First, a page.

It may come as a surprise, given the focus of Rudy Valdez's body of work over the past decade, but the filmmaker has yet to accomplish his childhood dream. "I still haven't done the thing I set out to do when I was a kid, which was work on Saturday Night Live and write comedy," he says with a laugh. "That's all I've ever wanted to do, and I've sort of gotten sidetracked by all this other stuff I've done."
The "other stuff" in question includes Valdez's Emmy Award-winning documentary, The Sentence, an intimate portrait of the consequences of mass incarceration, and 2021's Reopening Night, which follows the cast and crew of the Public Theater as they mount a production of Shakespeare's "Merry Wives." His latest documentary is Carlos, about the life and storied career of Carlos Santana — something of a full-circle moment for the director, who grew up idolizing the musician.
"I want to continue to diversify the types of stories that I'm telling," Valdez shares. He's currently working on a scripted TV series and a narrative feature film, both of which would mark firsts for the long-time documentarian. According to him, that's the point. "I'm trying to be very purposeful about never being pigeonholed into doing just one sort of thing," he says, taking inspiration from Carlos Santana himself. "It's very clear when you see the film: Carlos was paving his own way and blazing his own path all along."
Below, Valdez shares with A.frame the five films that made the biggest impact on him, including the martial arts flick from the '80s that made him want to become a filmmaker.
Directed by: Rob Reiner | Written by: Bruce A. Evans and Raynold Gideon
Growing up, I spent a lot of time outside riding my bike and playing sports. We didn't always have cable. We didn't always have access to movies, but one of the ones that I watched a ton growing up was Stand By Me. I watched that film a lot, and I remember thinking, 'Look at this adventure that these kids are going on!' At the same time, in the back of my mind, I did think, 'Nobody in this looks like me. Did we not exist at this time?' Ever since then, I've always said, 'One day, I’m going to make an adventure like Stand By Me that exists in my world.'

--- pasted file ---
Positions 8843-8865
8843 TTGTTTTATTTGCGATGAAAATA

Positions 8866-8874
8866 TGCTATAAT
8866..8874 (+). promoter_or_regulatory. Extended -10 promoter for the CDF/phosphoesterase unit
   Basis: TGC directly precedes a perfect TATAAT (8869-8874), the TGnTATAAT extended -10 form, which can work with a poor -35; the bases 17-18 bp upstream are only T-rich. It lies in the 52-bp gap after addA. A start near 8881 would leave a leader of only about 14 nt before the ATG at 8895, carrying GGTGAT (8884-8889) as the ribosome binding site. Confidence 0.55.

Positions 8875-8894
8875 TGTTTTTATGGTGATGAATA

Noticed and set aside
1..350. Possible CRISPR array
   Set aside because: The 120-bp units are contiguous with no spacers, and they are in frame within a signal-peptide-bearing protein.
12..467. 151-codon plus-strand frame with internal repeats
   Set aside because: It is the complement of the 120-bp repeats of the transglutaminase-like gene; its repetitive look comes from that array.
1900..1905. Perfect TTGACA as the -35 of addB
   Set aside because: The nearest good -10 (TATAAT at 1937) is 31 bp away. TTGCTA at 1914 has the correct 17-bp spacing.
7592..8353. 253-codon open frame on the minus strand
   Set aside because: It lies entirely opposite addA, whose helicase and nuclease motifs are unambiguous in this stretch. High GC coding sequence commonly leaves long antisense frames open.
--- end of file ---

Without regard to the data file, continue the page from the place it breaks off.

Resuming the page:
Directed by: Michael Schultz | Written by: Louis Venosta
Years ago, I was at this event where I was the youngest person present by about 30 years. All these older filmmakers were there asking each other about their favorite films and saying, 'This is the film that got me into filmmaking,' and they were all saying the obvious movies that we've all heard a million times. They got to me and they were like, 'Hey, young guy, what's one of your favorite films?' And I said, 'You know, one of the films that's really stood out to me all my life is Berry Gordy's The Last Dragon.' Everybody started laughing and making fun of me a little bit, and then they asked, 'Why?' And I said, 'Well, to be honest with you, when I was a kid, I saw all the movies that you're talking about, but the thing is that I never saw myself in them.'
The Last Dragon is one of the first times that I saw a person of color as the hero, the anti-hero, the ingenue, and all these different, classic film archetypes. It made me realize, "Wow. I can exist within this landscape of storytelling where all I've seen previously are people who don’t look like me." Everyone sort of quieted down after I explained that. Ultimately, The Last Dragon is just really important to me. I think it's important for those reasons, and for young people of color to see the things that film showed me.
Written and Directed by: Luis Valdez
La Bamba was important for me for the same reasons as The Last Dragon. I think the POV of the film and the POV it offers within the landscape of music and that era of rock and roll has always stood out to me. It takes place in almost the same period as Stand By Me and The Wonder Years, but it's proof that people of color existed at that time and in that scene. It was really fun for me to watch and see its story unfold from the POV of somebody who looks a lot like me. Obviously, I had a very different upbringing than Ritchie Valens, but it was exciting to be able to watch that film and think, 'Look at this. Look at this story. Look at the possibilities. Our stories are great. Our stories are entertaining.'
Written and Directed by: Gregory Nava
Obviously, in the case of both La Bamba and Selena, the ending is the same. Both characters die prematurely, and that always stuck with me as a kid. But seeing those stories really reaffirmed that we're magic, you know? We can be magic. We can be all of these things, and that's why La Bamba and Selena stick out so much to me. They prove that we were always here. We've always been a part of this. And we're not always shown that, but when we are, it can be very special.
Written and Directed by: Barry Jenkins
Moonlight was a film that absolutely blew me away when I saw it. Every single aspect of it — the storytelling, cinematography and score — is beautiful, and there's so much humanity and empathy within it. That film is really why we're all here, I think — to tell our versions of our journeys and our stories in a way that is relatable, and beautiful, and cinematic, and entertaining, and worthy of all of the things that we're told we're not worthy of growing up. Those are the kinds of films that I gravitate toward.